As expected, when the pitch was narrated by Laura and her funding from John, she was rated as high as David. But when Laura’s funding came from Katherine, both male and female participants evaluated the pitch less favorably, and rated Laura as less deserving.
This is due to an effect that psychologists call attribution bias: the tendency to think that a person’s identity or behavior, rather than external factors, is responsible for the situation they are in. maybe he got his investment because he’s capable, and he’s off to a strong start. But when people see that a female founder has a female investor, they attribute her investment success to her gender rather than her ability. As a result, new potential investors believe that a female founder is less qualified when they see that she is only supported by female investors – regardless of her actual qualifications.
Interestingly, the research found similar effects about affirmative action. When people are told that a female employee is an affirmative action hire, they view her as less competent than equally qualified men or women who are not affirmative action hires. Even if the two women have the same skill level, the knowledge that one was hired as part of an affirmative action program is enough to make her less competent.
So, what does this mean for female founders looking to raise capital?
We are not suggesting that women should not raise capital from other women. Female investors may be more receptive to female founders, and see more of their potential. Networking between women may also be more comfortable and less fraught, and a female founder may be more likely to establish a trusting mentorship relationship with a female VC, which can provide more long- term benefits of both.
However, this can be a risky strategy when it comes to long-term startup success. There are very few female investors, and they tend to be concentrated in funds that focus on investments at an earlier stage, where the risk is higher and the funds invested are smaller. Today, women VCs simply cannot control enough assets to continue to invest in women-led companies as they scale. This means female founders ultimately need to attract male investors to grow — and if you’re a woman, our research shows it’s easier to do if you raise even a small amount of capital from men. from the beginning. As a female founder we spoke to put it:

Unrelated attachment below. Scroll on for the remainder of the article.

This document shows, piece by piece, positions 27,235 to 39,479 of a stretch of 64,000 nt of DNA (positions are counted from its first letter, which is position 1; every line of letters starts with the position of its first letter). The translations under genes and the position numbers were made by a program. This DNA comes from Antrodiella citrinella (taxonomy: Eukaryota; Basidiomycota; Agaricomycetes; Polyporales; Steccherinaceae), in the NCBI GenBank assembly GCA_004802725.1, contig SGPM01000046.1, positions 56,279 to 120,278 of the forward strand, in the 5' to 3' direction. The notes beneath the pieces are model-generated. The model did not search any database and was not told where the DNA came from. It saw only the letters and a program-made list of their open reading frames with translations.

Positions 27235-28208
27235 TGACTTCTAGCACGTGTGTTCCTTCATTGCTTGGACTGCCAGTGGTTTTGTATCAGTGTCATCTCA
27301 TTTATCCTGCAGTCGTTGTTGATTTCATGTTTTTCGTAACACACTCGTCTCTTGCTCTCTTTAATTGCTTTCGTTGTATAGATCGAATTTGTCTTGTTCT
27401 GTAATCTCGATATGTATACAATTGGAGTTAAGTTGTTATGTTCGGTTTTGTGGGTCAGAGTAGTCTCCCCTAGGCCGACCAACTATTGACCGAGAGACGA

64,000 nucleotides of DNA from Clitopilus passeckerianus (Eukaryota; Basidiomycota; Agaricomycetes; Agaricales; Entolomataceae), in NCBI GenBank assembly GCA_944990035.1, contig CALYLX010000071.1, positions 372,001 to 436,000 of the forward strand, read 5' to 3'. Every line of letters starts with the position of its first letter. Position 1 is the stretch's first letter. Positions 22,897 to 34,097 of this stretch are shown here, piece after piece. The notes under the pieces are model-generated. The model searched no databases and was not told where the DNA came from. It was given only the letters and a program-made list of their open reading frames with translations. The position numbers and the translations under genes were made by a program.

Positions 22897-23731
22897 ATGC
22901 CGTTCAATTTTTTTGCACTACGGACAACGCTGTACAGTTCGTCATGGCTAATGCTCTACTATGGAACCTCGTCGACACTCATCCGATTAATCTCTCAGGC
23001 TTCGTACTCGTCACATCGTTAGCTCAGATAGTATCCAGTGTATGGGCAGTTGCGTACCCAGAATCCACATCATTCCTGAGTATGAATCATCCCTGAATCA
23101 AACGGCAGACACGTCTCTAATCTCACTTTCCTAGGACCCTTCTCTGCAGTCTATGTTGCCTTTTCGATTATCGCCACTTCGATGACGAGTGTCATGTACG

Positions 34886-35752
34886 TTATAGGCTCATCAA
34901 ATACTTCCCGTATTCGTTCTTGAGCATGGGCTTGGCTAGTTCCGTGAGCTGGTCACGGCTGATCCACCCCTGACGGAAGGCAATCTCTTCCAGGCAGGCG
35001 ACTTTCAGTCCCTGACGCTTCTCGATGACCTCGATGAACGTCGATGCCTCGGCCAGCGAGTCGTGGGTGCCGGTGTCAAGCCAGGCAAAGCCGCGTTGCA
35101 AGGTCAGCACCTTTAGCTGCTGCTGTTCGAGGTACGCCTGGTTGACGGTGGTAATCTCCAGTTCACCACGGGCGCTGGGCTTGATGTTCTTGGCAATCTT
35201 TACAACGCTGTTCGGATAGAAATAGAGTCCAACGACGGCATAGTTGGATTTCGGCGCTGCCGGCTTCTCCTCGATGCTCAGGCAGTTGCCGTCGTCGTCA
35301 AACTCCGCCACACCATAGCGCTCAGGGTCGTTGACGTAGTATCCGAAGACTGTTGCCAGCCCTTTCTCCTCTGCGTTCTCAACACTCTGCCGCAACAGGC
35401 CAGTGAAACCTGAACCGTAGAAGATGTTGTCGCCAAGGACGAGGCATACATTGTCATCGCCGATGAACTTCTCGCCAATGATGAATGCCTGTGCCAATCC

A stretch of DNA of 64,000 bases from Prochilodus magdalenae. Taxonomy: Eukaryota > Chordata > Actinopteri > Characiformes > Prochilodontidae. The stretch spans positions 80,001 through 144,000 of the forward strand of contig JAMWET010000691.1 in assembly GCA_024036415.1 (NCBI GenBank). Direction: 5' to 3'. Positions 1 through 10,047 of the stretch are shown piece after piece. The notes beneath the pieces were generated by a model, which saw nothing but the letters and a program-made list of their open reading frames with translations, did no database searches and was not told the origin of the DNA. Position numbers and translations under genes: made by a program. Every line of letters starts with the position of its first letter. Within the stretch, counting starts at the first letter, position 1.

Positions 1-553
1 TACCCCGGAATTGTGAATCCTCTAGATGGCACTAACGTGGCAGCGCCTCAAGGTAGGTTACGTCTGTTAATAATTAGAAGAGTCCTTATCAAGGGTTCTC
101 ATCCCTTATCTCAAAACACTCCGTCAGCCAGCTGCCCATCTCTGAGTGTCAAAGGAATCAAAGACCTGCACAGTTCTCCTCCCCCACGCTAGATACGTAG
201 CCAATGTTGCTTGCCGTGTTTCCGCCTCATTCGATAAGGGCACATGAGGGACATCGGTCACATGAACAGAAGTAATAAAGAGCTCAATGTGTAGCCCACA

I think there is definitely a problem, if you are a female entrepreneur, supported by a female investor, and you want to get more capital, and now the only people around the table are two women. It seems, you want to do the hard thing first, and get some guys.
Of course, as with any unfair system, it is up to those who have been in positions of power to address the bias and ensure that the founders are scrutinized fairly. In particular, VCs have a responsibility to rethink how they evaluate investment opportunities and ensure that business metrics rather than implicit biases guiding early-stage funding decisions.
But for female founders facing fundraising in today’s imperfect world, our research suggests it may be worth the extra effort up front to cast a wider net and try to recruiting a diverse group of VCs in the first round. In fact, beyond the effects of future collection, first research suggests that mixed-gender coalitions tend to outperform single-gender ones in promoting gender equity. While there are legitimate reasons why female founders may have an easier by securing different sets of views on the cap table.
Similarly, while VC firms may encourage their female investors to identify and champion female entrepreneurs (perhaps out of a desire to support female-led startups), it that responsibility should not be placed solely on the shoulders of female VCs. Ultimately, investors and founders will benefit if male VCs work with their female counterparts to actively support female-led startups – and do what they can to ensure that the next generation of unicorns are more balanced.